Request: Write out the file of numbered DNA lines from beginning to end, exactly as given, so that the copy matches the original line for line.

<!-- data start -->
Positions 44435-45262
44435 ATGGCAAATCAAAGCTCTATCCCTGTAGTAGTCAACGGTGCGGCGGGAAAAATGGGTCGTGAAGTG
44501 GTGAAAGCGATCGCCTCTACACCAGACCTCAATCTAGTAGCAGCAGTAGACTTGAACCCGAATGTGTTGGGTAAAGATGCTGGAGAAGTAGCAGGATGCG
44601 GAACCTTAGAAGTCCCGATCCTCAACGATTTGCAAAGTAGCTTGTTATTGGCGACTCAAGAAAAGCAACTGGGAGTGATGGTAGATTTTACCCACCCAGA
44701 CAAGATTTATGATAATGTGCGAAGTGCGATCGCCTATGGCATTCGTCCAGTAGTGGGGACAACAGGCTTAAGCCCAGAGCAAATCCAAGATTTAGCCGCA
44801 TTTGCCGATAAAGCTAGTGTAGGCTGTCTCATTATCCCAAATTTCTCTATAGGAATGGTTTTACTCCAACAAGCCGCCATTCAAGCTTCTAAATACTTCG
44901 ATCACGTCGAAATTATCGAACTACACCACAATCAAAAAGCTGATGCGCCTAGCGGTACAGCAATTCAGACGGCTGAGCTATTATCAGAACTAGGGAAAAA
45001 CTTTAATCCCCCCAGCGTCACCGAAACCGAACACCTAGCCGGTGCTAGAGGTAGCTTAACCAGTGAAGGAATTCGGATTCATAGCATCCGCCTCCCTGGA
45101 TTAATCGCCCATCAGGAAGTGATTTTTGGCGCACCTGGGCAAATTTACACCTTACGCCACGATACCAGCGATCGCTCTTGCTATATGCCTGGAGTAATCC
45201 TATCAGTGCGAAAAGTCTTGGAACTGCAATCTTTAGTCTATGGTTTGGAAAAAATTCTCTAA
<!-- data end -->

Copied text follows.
Positions 44435-45262
44435 ATGGCAAATCAAAGCTCTATCCCTGTAGTAGTCAACGGTGCGGCGGGAAAAATGGGTCGTGAAGTG
44501 GTGAAAGCGATCGCCTCTACACCAGACCTCAATCTAGTAGCAGCAGTAGACTTGAACCCGAATGTGTTGGGTAAAGATGCTGGAGAAGTAGCAGGATGCG
44601 GAACCTTAGAAGTCCCGATCCTCAACGATTTGCAAAGTAGCTTGTTATTGGCGACTCAAGAAAAGCAACTGGGAGTGATGGTAGATTTTACCCACCCAGA
44701 CAAGATTTATGATAATGTGCGAAGTGCGATCGCCTATGGCATTCGTCCAGTAGTGGGGACAACAGGCTTAAGCCCAGAGCAAATCCAAGATTTAGCCGCA
44801 TTTGCCGATAAAGCTAGTGTAGGCTGTCTCATTATCCCAAATTTCTCTATAGGAATGGTTTTACTCCAACAAGCCGCCATTCAAGCTTCTAAATACTTCG
44901 ATCACGTCGAAATTATCGAACTACACCACAATCAAAAAGCTGATGCGCCTAGCGGTACAGCAATTCAGACGGCTGAGCTATTATCAGAACTAGGGAAAAA
45001 CTTTAATCCCCCCAGCGTCACCGAAACCGAACACCTAGCCGGTGCTAGAGGTAGCTTAACCAGTGAAGGAATTCGGATTCATAGCATCCGCCTCCCTGGA
45101 TTAATCGCCCATCAGGAAGTGATTTTTGGCGCACCTGGGCAAATTTACACCTTACGCCACGATACCAGCGATCGCTCTTGCTATATGCCTGGAGTAATCC
45201 TATCAGTGCGAAAAGTCTTGGAACTGCAATCTTTAGTCTATGGTTTGGAAAAAATTCTCTAA